101 Common Building Terms + Styles?

As building language is sometimes not so straightforward to the public, we have created a list of some of the most commonly used building terms that builders use and that you probably have already heard.

(In approx. alphabetical order):

Architraves: Profile Extrusion/Moulding (usually timber) fitted to the surrounds of internal doors but sometimes windows

B.S.: Abbreviation for “British Standard” (but often replaced by a EU standard pre Brexit)

Barge Boards: (Gable boards/Gable Fascias) Boards (originally timber) that are fitted onto gable ends of roof.

Base coat plaster: Thick layers 10-15mm of plaster to prepare walls for a finish

Blinding: In floors (usually concrete) bedded and in contact with the ground – a layer of normally soft sand, laid down to prevent stones puncturing polythene DPM although.

Block & Beam: Concrete suspended floor, made up of pre-stressed concrete beams and concrete blocks laid between.

Breather Membrane: A material that allows vapour to pass one way but is impervious to water droplets.

Boxing: Casing normally fitted around pipes/ waste pipes.

Bulkhead: Boxing in at high level that reduces ceiling height.

Building Control: Usually Council Authority (but could be private) that inspect the works, and can insist on additional works being carried out if they see fit, their job is to make sure all building works are carried out to the latest regulation.

B.C.O. Abbreviation for Building Control Officer.

Chipboard flooring: Normally Tonged and Grooved (T&G) all joints to be glued; can be moisture resistant and have a 40-day weather protective coating for construction purposes.

Combined Sewer: This takes both Foul and Surface Water Drainage down the one pipe

Contingency Figure: Normally used on works that a price cannot be worked out on at the time of pricing the works, this is often used when there is a chance additional works* maybe needed but cannot be determined until works have been started. *eg missing insulation in an existing roof or unknown extent of existing drainage.

Coving: Normally a plaster moulding, fitted to perimeters of room where wall abut ceilings.

Crocodile Tie: product name for a metal ladder sties used instead of “Toothing Out”

DPC: Abbreviation for “Damp Proof Course” that is fitted in walls to stop rising damp.

DPM: Abbreviation for “Damp Proof Membrane”. This is used to stop damp, mostly used under a floor (usually concrete) to stop rising damp.

Eaves: The over-hang of gables or gutters and fascias.

Fascia: Board (originally timber) fitted to the end of rafters that the bottom tile sits on and the guttering is fixed to.

Floor Slab: Ground bearing floor normally concrete.

Foul Drainage: Sewage and waste water drainage from toilets baths and sinks etc.

Gable: Usually a triangular shaped top part of wall at roof end.

Gable boards: (Gable Fascias/ Barge Boards): Timbers that are fitted onto gable ends.

Gauge of polythene: often used for the DPM which needs to be of a high quality and certain thickness. 1000 – 1200 gauge is commonly used.

“The thickness of polythene sheeting is expressed in gauge or microns. Gauge was the traditional imperial measurement of polythene thickness, which has now been replaced by micron as the European metric standard. The higher the gauge/microns the thicker the polythene. The gauge of polythene can easily be converted to a micron measurement by dividing it by four. Furthermore, if you want the thickness in millimetres then just divide the gauge by 4000. As an example, 1000 gauge = 250 micron = 0.25mm.”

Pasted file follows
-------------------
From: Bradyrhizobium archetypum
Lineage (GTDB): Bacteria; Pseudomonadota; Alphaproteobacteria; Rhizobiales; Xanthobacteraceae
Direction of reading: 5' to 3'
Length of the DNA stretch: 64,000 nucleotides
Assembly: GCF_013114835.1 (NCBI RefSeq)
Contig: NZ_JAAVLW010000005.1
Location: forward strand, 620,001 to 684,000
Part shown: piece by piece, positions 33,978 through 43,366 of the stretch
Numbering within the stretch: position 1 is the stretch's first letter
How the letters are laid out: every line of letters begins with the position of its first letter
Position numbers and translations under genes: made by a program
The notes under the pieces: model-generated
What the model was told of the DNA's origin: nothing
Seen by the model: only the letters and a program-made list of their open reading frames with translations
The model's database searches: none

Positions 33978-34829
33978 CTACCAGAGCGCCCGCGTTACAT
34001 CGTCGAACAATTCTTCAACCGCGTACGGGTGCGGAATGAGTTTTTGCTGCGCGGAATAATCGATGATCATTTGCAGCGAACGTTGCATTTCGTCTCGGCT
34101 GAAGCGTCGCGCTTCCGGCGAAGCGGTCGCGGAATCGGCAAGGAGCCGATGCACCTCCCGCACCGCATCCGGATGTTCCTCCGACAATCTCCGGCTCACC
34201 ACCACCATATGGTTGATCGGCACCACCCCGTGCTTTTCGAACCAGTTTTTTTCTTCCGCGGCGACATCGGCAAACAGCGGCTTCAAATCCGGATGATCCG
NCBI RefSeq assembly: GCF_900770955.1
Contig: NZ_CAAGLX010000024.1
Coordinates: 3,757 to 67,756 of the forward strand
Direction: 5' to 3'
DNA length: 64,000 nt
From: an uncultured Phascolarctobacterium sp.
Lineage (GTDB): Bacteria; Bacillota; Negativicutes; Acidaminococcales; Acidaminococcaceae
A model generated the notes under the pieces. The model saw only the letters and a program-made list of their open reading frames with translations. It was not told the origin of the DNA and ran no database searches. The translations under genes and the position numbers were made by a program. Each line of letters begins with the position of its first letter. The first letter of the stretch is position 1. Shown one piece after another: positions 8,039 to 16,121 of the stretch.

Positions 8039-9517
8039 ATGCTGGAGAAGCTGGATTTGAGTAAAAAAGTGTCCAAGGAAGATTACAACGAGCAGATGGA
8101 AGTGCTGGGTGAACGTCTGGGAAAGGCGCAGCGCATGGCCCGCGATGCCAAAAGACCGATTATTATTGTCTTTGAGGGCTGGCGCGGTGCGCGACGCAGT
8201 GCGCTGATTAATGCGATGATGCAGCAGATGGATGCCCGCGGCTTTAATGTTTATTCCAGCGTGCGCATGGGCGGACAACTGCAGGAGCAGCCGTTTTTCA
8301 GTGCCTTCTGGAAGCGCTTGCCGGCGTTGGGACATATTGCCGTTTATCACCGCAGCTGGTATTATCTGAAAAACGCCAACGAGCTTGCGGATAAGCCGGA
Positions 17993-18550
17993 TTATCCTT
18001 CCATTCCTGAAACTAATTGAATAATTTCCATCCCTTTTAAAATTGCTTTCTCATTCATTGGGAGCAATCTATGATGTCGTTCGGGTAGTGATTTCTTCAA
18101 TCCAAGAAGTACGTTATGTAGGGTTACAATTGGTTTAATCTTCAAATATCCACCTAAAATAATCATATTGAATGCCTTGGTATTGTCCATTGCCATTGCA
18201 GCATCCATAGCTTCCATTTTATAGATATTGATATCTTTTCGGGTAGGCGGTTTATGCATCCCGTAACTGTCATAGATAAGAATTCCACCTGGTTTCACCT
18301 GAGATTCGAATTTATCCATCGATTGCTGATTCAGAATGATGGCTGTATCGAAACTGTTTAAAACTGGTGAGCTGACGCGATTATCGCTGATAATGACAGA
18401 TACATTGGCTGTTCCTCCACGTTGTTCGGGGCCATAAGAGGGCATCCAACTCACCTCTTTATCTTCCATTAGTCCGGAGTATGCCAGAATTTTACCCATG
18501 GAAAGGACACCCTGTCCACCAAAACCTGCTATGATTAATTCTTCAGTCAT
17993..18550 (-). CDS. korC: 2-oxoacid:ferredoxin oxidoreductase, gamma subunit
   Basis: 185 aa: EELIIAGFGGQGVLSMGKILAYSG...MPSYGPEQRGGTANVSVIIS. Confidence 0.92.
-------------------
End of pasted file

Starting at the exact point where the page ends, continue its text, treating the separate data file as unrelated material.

Gluelam Beam: This is a large timber beam normally fitted to carry loads, the beam is constructed from many smaller pieces of wood glued together. The reason for this is there is less chance the timber will twist or warp as the grain is not all going the same way.

GRP: Glass Reinforced Plastic – a multilayer of fibreglass and resin with a finish colour used mainly on roofs and canoes.

Hangers: Timbers normally fitted in roof, timber fitted from rafters to form the ceiling and tie the roof together.

Hardcore: Waste masonry, normally broken bricks or concrete used as base level under concrete.

Kingspan/Celotex: Manufacture names for Foil faced foam Insulation board, twice as insulating than other insulations Mineralwool or Expanded Polystyrene Insulations.

Lintel/Lintol: Beam across top of an opening in a wall can be concrete, steel or timber etc…

Mineralwool/Rockwool: a fluffy blankest that can be formed in rolls or slabs for wall and roof insulation. Not normally load bearing so rarely used for floors.

Noggin: horizontal timber or steel in a partition stud wall

OSB/OSB3: Orientated Strand Board made from shavings of wood. OSB3 is more durable and is a good backing for Glass Reinforced Plastic (GRP) external finishes

Outer Leaf: Most external walls in the UK are cavity walls (two walls with void or insulation between). The outer leaf is the external one of the two walls – often the visible finished brick part of the wall.

Padstones: Pad made to site steel beams or large timber beams, these are built to prevent the weight of the beam and its load crushing the walls. The pad stone is normally constructed out of engineering bricks or cast concrete.

Provisional Sum: normally used as a sum that has been allowed for items that cannot be priced at that time of quotation, normally this is because there is not enough information to gain a price and is often used on items such as sanitary-ware, kitchens, doors, where the client has not had time to sort out the exact items required.